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Today is America Recycles Day, but Recycling Still Isn’t Perfect.
Opinion

Today is America Recycles Day, but Recycling Still Isn’t Perfect.

Instead, we should be focusing on reducing our consumption of single-use plastics.

This past Tuesday evening, I taught a Sustainable Household Practices course at Morris Arboretum. After distributing recycling guides to participants, I received a steady stream of questions.

“Can you recycle bottle caps?”

“What about those juice or milk containers (aka tetra paks)?”

“What about foil?”

As consumers, we’ve been plagued with endless options of things to purchase. After we finish with our peanut butter jars and plastic-lined jars, we’re left with waste. And when we discover our beloved-pizza boxes can’t be recycled, we feel bad throwing it in the trashcan.

And for conscious consumers, we’ve all been plagued with guilt.

I have a secret to share: It’s not (totally) your fault. After all, we’ve been programmed to think that we can consume without consequence. As Kenneth Worthy, author of “Invisible Nature: Healing the Destructive Divide Between People and the Environment” said,

“When consumers see the recycling symbol, they may think that the product is without environmental costs … or that purchasing is actually an environmentally positive act. So the recycling symbol on the bottle or just the idea that we can recycle stuff when we’re done with it may actually lead us to buy more stuff than we need in the first place.

America Recycles Day is November 15th.

Today is America Recycles Day, which is Keep America Beautiful initiative to “promote recycling and improve recycling habits across the country.”

In Philadelphia, that means “buzzing with activities to celebrate our commitment to recycling, including a bin and lid giveaway (while supplies last) and recycling games and prizes” at the Municipal Services Building (MSB) from 11 AM – 1 PM.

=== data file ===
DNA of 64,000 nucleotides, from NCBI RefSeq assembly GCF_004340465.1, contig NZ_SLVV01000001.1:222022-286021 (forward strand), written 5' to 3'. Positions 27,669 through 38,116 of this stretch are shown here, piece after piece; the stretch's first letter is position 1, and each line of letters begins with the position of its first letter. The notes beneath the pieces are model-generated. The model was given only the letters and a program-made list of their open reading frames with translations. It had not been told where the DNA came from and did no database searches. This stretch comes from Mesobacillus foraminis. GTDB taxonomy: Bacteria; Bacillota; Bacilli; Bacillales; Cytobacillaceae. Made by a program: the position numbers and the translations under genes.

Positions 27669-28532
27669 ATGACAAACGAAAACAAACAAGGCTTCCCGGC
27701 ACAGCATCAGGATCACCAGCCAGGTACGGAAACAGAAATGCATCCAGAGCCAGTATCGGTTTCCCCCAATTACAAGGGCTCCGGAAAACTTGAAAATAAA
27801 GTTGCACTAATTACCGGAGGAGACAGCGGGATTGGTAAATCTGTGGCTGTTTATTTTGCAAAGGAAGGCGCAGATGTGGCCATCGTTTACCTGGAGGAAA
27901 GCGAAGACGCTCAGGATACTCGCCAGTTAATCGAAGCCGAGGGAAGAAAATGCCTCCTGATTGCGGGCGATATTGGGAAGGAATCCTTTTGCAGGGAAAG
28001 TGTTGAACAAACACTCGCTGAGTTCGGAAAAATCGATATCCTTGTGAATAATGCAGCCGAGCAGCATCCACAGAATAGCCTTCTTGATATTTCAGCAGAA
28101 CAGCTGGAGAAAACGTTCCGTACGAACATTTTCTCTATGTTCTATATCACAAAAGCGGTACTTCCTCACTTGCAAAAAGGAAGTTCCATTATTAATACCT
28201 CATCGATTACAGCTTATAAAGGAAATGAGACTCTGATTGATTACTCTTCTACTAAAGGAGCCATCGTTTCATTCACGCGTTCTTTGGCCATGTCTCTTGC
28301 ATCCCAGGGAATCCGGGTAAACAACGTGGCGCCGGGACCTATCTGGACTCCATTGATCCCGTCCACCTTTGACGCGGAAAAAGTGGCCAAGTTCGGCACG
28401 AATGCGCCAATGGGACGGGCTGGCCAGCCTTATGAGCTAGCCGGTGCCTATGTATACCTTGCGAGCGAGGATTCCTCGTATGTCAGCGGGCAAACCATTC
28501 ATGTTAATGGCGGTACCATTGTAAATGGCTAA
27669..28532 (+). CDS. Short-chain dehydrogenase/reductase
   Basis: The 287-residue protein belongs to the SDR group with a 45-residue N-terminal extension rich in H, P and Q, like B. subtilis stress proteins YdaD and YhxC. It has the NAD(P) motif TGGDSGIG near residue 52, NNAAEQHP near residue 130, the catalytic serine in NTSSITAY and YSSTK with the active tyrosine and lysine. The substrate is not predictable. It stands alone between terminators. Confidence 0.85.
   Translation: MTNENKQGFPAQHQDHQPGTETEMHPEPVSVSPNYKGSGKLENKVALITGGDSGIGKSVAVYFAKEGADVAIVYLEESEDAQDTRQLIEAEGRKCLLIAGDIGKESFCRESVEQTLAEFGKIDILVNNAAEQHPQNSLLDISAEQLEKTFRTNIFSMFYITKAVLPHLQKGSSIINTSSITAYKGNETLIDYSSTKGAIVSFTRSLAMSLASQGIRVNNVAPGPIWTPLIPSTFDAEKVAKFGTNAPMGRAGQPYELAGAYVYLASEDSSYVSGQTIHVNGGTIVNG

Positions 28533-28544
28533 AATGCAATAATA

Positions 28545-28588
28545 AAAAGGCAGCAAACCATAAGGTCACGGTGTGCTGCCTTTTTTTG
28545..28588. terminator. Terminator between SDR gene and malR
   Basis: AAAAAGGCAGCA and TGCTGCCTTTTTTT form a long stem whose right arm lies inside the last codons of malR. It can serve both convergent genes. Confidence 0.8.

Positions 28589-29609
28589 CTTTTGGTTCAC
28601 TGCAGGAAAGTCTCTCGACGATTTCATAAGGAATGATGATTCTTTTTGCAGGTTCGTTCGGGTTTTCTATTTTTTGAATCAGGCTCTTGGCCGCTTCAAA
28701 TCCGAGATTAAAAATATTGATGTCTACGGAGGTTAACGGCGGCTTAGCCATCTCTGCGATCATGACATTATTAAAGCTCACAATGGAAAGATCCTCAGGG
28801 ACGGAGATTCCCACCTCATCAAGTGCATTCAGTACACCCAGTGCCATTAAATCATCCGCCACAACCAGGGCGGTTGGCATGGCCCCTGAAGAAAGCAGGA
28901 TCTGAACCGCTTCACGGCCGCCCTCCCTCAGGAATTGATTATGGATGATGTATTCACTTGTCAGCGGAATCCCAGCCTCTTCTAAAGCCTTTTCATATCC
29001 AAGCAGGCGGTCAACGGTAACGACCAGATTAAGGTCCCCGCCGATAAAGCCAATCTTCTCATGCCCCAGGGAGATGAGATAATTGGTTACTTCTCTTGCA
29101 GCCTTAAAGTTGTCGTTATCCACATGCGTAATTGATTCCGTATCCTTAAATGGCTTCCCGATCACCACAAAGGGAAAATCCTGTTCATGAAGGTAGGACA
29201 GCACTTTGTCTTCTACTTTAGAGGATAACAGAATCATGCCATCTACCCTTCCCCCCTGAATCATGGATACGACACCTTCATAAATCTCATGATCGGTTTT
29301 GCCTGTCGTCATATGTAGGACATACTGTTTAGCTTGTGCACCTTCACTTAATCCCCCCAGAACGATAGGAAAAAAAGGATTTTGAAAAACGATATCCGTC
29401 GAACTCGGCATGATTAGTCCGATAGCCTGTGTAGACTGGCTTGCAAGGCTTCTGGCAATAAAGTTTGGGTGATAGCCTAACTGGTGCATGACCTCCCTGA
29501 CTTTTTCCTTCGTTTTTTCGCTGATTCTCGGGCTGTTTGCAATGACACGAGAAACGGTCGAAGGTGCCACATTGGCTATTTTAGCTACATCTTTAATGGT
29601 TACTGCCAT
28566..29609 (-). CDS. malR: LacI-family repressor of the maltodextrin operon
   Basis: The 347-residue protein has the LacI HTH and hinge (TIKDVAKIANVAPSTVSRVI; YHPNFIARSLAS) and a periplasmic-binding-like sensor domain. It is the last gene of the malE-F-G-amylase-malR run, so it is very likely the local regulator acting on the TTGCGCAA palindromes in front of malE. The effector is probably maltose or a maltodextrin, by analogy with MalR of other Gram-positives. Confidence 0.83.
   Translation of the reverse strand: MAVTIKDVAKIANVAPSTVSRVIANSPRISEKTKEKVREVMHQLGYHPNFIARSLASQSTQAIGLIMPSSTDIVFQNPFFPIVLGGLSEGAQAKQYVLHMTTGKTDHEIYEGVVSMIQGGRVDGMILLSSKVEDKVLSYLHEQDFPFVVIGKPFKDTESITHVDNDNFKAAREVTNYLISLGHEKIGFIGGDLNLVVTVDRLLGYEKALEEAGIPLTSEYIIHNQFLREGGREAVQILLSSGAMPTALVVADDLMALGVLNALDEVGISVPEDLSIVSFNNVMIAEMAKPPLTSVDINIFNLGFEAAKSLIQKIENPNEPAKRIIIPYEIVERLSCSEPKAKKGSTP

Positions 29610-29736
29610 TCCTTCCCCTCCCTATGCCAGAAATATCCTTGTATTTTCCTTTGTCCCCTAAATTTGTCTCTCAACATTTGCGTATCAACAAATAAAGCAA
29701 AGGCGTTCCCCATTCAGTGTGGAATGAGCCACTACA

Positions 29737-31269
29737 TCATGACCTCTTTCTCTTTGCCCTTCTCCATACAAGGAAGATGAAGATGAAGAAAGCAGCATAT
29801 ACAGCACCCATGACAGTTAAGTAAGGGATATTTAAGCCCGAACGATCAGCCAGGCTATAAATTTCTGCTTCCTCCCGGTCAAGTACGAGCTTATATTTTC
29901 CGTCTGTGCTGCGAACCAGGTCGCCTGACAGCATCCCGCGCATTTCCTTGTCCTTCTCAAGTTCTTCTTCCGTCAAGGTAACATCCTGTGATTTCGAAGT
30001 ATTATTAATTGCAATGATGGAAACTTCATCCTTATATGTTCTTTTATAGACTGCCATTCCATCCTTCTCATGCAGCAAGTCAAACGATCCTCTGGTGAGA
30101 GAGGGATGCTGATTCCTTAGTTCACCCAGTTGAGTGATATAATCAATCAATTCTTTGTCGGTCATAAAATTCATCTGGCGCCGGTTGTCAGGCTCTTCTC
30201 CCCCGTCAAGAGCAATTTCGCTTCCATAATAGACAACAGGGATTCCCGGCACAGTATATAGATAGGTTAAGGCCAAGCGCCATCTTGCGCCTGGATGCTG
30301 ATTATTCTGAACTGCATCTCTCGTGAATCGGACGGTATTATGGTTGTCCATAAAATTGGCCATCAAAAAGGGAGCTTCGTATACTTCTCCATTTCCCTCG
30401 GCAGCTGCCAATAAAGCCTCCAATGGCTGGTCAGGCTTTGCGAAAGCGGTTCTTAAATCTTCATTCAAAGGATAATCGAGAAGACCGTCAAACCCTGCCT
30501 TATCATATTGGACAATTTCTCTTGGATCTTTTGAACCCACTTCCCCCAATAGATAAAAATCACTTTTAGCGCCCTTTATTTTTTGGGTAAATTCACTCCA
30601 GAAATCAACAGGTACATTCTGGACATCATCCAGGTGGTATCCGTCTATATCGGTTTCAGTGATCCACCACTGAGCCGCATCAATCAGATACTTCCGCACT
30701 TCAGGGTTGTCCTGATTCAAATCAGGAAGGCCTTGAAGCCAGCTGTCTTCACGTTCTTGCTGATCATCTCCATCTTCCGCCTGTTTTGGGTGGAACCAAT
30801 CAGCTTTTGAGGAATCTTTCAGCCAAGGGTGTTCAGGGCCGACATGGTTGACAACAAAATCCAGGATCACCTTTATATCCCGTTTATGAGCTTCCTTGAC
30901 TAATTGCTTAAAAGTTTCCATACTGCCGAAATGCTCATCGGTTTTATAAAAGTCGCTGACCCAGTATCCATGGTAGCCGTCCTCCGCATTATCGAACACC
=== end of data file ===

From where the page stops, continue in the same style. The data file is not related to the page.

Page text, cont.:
But America Recycles Day is brought to you by corporate entities (including Dow, H&M, and McDonald’s and the world’s biggest plastic polluter, Coca Cola) who have shifted the responsibility of responsibly handling waste from companies to consumers. We covered the background behind America Recycles Day in depth in 2013, and the article is still very relevant today.

Since 2013, we’ve discovered a lot about how our recycling system isn’t perfect. Philadelphia burned half of its recycling earlier this year – and stopped burning half of its recycling in May and contracted all of it to be handled by Waste Management.

Many people were upset about the city burning our recycling. However, this discovery was a symptom of a larger recycling problem: We create entirely too much waste to begin with. Companies have created the illusion that we can recycle whatever we create, which is not the case. Plastics have been sold to us as a convenient option – although it’s not convenient considering that plastic is forever, clogging everywhere from the depths of our oceans to the remote top of mountains.

And it won’t stop. Oil and gas companies are investing in plastics and chemicals as the demand for fossil fuel decreases. And the same fossil fuel giants who convinced the media that climate change was debatable after knowing climate change would increase global temperatures two or three degrees in the 1970s will continue to flood the market with plastics.

This is all as the Navy Yard is promoting 21.5 miles of plastic pollution disguised as art, as skillfully noted in the Philadelphia Inquirer.

Don’t Give Up (totally) on Recycling!

Recycling is still an important piece of reclaimed materials for reuse. Single-stream recycling does alleviate materials going into our landfill.

However, we need to reduce what we consume in the first place. Here are five things we need to focus on.

  1. Reduce your plastic use and single-use products. You can buy in bulk and shop zero waste, switch to reusable products and find fun ways to do this.
  2. Reuse what you can and donate thoughtfully.
  3. Shop Local. You’ll avoid a lot of packaging (and shipping footprints) by shopping at Farmers Markets and local businesses.
  4. Compost your food scraps. You’ll not only feed the soil with nutrients but composting will cut recycling contamination and a huge portion of your trash.
  5. “Recycle” what’s left.

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Julie Hancher
Julie Hancher is Editor-in-Chief of Green Philly, sharing her expertise of all things sustainable in the city of brotherly love. She enjoys long walks in the park with local beer and greening her travels, cooking & cat, Sir Floofus Drake. View all posts by Julie Hancher

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